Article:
John Vaughan (judge)

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Sir John Vaughan
Judge John Vaughan

Sir John Vaughan SL (14 September 1603 – 10 December 1674), of Trawsgoed, was a British justice.


He was born in Ceredigion, Wales, the eldest of eight children of Edward Vaughan and his wife Letitia (Lettic) Stedman of Strata Florida, and was educated initially at The King's School, Worcester between 1613 and 1618, when he was admitted to Christ Church, Oxford. He attended until 1621, leaving without gaining a degree, and the same year was accepted into the Inner Temple.

In 1625 he married Jane Stedman, with whom he had a son Edward, and in 1628 he was elected as a Member of Parliament for Cardigan, representing them again at both the Short and Long Parliaments. He was a moderate royalist, helping to prosecute William Laud and write the Triennial Acts, but refused to support a bill of attainder against Thomas Wentworth, saying it was unconstitutional.

In 1630 he was called to the Bar.[1] In that same year, he returned to Ceredigion before the outbreak of the English Civil War and bought eight Ceredigion granges, totalling 30,000 acres (120 km2), formerly belonging to Strata Florida Abbey,[2] further increasing the lands of Trawsgoed, the family estate. This lead him to be one of the richest landowners in an economically poor country. Although at first a strong loyalist, the fall of Tenby in 1643 disturbed him, and he began training the local militia. As a result of this his house was plundered in July 1645, and he was banned from sitting in Parliament in September.

Plaque at the Old Bailey commemorating Bushel's Case

After the civil war he refused to return to public life, barely venturing out of his estates; the Earl of Clarendon claimed that he had lived ‘as near an innocent life as the iniquity of that time would permit’.[3] After the English Restoration he represented Cardiganshire in the Cavalier Parliament between 1661 and 1669, and was widely admired for his eloquence, with Samuel Pepys describing him as 'the great Vaughan’. He was knighted and made a serjeant-at-law on 20 May 1668, and made Chief Justice of the Common Pleas on 23 May. His most enduring case was Bushel's Case in 1670, which set the precedent that a jury could not be forced into changing a verdict which a judge does not approve of, one that has endured ever since; as such a plaque in the Old Bailey with the names of the jurors involved also includes that of Vaughan. He was a friend of John Selden, and acted as one of the executors of his estate after Selden's death in 1654, placing his library in the 'Selden end' of the Bodleian Library.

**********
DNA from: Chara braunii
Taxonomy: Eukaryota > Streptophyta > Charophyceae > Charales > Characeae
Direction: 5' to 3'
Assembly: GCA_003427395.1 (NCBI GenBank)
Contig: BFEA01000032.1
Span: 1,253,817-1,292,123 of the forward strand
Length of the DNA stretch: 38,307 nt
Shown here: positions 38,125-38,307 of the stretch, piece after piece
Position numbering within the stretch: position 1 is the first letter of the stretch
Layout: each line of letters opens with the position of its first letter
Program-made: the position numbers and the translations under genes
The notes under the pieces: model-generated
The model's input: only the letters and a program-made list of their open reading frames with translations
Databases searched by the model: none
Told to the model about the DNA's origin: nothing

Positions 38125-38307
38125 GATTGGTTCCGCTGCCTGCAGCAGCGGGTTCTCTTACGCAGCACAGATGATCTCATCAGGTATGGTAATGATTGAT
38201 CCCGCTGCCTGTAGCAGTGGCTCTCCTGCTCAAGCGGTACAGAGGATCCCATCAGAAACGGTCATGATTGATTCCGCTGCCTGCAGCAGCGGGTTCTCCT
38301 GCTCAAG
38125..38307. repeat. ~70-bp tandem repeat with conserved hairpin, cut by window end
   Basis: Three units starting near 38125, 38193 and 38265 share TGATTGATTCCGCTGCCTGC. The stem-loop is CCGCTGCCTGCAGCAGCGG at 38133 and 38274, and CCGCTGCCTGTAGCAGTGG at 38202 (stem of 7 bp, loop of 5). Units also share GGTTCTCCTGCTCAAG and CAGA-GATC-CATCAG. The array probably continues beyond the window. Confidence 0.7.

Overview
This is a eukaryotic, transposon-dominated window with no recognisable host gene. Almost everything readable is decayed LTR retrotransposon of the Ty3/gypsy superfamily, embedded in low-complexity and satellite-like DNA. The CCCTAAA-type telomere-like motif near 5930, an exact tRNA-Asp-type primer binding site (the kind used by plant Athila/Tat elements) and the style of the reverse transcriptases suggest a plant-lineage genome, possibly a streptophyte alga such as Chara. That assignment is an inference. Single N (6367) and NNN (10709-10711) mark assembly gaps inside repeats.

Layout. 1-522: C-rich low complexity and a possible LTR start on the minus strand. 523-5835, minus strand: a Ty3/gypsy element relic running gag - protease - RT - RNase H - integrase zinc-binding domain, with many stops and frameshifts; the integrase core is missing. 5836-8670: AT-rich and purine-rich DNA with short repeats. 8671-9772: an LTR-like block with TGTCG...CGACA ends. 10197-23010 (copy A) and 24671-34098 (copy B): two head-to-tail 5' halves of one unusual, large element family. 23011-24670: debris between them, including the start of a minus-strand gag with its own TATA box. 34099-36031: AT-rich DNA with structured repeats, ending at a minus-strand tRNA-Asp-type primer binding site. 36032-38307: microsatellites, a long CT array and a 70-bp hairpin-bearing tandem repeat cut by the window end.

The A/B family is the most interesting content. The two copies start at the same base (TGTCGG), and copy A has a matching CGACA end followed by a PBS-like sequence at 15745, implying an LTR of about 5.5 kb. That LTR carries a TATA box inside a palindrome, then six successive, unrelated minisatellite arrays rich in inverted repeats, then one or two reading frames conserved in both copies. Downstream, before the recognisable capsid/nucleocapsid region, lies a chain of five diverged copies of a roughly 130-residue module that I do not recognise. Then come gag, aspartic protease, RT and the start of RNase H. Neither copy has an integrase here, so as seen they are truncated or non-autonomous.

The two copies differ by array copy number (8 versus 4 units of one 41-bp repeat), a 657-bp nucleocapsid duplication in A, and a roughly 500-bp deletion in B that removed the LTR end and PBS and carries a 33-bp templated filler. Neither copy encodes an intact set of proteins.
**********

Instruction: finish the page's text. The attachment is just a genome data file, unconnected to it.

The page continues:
Vaughan died on 10 December 1674 at Serjeant's Inn, and was buried twelve days later at Temple Church, with Edward Stillingfleet speaking at his funeral. His court reports were later published by his son in 1677, with a corrected edition in 1706.


  1. ^ The Vaughans of Trawsgoed, p.50
  2. ^ The Vaughans of Trawsgoed, p.41
  3. ^ Oxford DNB:Vaughan, Sir John


Parliament of England
Preceded by
Walter Overbury
Member of Parliament for Cardigan
Succeeded by
Parliament suspended until 1640
Preceded by
Parliament suspended since 1640
Member of Parliament for Cardigan
Title next held by
Thomas Wogan
Preceded by
Sir Richard Pryse, Bt
Member of Parliament for Cardiganshire
Succeeded by
Edward Vaughan
Legal offices
Preceded by
Orlando Bridgeman
Chief Justice of the Common Pleas
Succeeded by
Francis North